Given the known sensorimotor deficits and asymmetric weight-bearing posture in stroke, the aim of this study was to determine whether stroke affects the modulation of standing postural reflexes with varying weight-bearing load.
Ten individuals with chronic stroke and 10 healthy older adult controls were exposed to unexpected forward and backward platform translations while standing. Three different stance conditions were imposed: increased weight-bearing load, decreased weight-bearing load, and self-selected stance. Surface EMG from bilateral ankle dorsiflexors (tibialis anterior) and extensors (gastrocnemius) were recorded and the magnitude of background muscle activity (prior to the platform translation) and postural reflex onset latency and magnitude (75 ms following reflex onset) were determined.
Load modulation of ankle extensors was found in controls and individuals with stroke. Although controls demonstrated modulation of ankle dorsiflexors to different loads, individuals with stroke did not show this modulation. Further, load did not change the onset latency of postural reflexes of the individuals with stroke.
The delayed paretic muscle onset latencies in conjunction with impaired modulation of ankle dorsiflexor postural reflexes may contribute to the instability and frequent falls observed among individuals with stroke.
The results provide some insight into standing postural reflexes following stroke.
PMID: 15546787 CAMSID: cams2000
postural control; reflex; weight-bearing; cerebrovascular accident
Hemiparesis after stroke often leads to impaired ankle motor control that impacts gait function. In recent studies, robotic devices have been developed to address this impairment. While capable of imparting forces to assist during training and gait, these devices add mass to the paretic leg which might encumber patients' gait pattern. The purpose of this study was to assess the effects of the added mass of one of these robots, the MIT's Anklebot, while unpowered, on gait of chronic stroke survivors during overground and treadmill walking.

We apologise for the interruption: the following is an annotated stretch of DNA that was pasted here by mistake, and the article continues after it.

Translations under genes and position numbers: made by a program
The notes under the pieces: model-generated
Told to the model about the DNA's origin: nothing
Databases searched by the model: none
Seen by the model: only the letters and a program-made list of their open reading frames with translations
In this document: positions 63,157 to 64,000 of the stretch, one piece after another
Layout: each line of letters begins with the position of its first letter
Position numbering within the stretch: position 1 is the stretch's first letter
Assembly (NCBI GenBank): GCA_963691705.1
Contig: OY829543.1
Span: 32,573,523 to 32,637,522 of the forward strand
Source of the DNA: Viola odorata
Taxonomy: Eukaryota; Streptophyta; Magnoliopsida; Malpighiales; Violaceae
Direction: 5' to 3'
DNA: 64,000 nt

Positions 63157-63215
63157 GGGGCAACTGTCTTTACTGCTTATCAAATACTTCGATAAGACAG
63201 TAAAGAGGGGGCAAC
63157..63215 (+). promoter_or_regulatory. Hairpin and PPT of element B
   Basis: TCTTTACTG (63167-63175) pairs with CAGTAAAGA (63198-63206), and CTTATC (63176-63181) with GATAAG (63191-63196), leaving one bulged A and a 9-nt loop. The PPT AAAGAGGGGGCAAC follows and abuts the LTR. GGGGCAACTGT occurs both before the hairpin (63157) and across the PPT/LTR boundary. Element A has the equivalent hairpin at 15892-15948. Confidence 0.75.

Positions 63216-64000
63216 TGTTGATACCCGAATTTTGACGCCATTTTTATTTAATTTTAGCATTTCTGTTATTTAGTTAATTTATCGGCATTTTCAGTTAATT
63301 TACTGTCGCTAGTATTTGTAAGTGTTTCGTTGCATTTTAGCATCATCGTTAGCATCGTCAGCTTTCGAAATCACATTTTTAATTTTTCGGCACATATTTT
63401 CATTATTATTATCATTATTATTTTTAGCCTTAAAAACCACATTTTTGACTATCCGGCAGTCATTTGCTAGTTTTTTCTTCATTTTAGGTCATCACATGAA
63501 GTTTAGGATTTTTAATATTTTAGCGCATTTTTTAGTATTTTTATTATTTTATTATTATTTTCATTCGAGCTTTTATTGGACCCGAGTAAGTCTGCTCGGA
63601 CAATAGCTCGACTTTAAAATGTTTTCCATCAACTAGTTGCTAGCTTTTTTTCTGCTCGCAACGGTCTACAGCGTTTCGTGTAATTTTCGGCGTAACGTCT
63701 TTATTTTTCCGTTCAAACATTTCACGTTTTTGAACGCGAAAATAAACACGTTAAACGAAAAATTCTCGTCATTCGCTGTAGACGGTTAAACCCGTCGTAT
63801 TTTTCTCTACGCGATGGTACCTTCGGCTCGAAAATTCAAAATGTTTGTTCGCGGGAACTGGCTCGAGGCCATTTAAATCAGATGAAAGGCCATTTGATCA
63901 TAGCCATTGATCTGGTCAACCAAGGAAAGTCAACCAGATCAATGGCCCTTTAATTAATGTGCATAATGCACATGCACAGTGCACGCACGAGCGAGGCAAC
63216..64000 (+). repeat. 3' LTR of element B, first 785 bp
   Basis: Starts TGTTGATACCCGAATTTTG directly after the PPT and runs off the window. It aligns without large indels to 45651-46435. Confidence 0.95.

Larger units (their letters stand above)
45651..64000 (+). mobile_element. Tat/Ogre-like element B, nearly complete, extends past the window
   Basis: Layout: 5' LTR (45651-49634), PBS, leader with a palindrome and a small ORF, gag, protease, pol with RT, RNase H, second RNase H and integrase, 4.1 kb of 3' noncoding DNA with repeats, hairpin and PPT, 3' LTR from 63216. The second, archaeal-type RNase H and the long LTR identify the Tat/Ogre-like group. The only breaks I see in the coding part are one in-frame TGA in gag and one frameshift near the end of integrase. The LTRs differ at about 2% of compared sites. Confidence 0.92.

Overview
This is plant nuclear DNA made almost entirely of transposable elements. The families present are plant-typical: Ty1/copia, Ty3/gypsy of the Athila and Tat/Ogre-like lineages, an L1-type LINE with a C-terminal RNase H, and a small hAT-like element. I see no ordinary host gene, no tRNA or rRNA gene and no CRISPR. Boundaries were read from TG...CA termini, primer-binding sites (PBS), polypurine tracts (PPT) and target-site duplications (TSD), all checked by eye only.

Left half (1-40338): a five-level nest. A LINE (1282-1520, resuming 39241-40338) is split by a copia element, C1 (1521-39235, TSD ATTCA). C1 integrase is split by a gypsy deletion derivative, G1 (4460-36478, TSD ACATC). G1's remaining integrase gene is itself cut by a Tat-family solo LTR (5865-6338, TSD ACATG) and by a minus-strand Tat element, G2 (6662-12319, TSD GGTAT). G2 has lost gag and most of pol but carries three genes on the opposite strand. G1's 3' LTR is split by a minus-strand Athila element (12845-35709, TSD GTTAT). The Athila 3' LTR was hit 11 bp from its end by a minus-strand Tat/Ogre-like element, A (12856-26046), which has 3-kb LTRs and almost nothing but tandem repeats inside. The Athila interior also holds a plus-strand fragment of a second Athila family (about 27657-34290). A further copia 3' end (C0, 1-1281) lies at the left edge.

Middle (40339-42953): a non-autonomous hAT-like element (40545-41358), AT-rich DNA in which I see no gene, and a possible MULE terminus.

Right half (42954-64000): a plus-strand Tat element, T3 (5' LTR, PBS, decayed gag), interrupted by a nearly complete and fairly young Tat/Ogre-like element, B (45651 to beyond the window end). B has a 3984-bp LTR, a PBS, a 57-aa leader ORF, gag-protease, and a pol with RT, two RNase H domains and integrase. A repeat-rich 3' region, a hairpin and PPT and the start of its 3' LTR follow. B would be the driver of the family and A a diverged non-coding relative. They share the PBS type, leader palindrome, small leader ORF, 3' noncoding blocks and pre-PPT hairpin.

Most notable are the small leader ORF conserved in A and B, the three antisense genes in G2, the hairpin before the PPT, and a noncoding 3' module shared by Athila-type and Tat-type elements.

Nine chronic stroke survivors walked overground and on a treadmill with and without the anklebot mounted on the paretic leg. Gait parameters, interlimb symmetry, and joint kinematics were collected for the four conditions. Repeated-measures analysis of variance (ANOVA) tests were conducted to examine for possible differences across four conditions for the paretic and nonparetic leg.
The added inertia and friction of the unpowered anklebot had no statistically significant effect on spatio-temporal parameters of gait, including paretic and nonparetic step time and stance percentage, in both overground and treadmill conditions. Noteworthy, interlimb symmetry as characterized by relative stance duration was greater on the treadmill than overground regardless of loading conditions. The presence of the unpowered robot loading reduced the nonparetic knee peak flexion on the treadmill and paretic peak dorsiflexion overground (p < 0.05).
Our results suggest that for these subjects the added inertia and friction of this backdriveable robot did not significantly alter their gait pattern.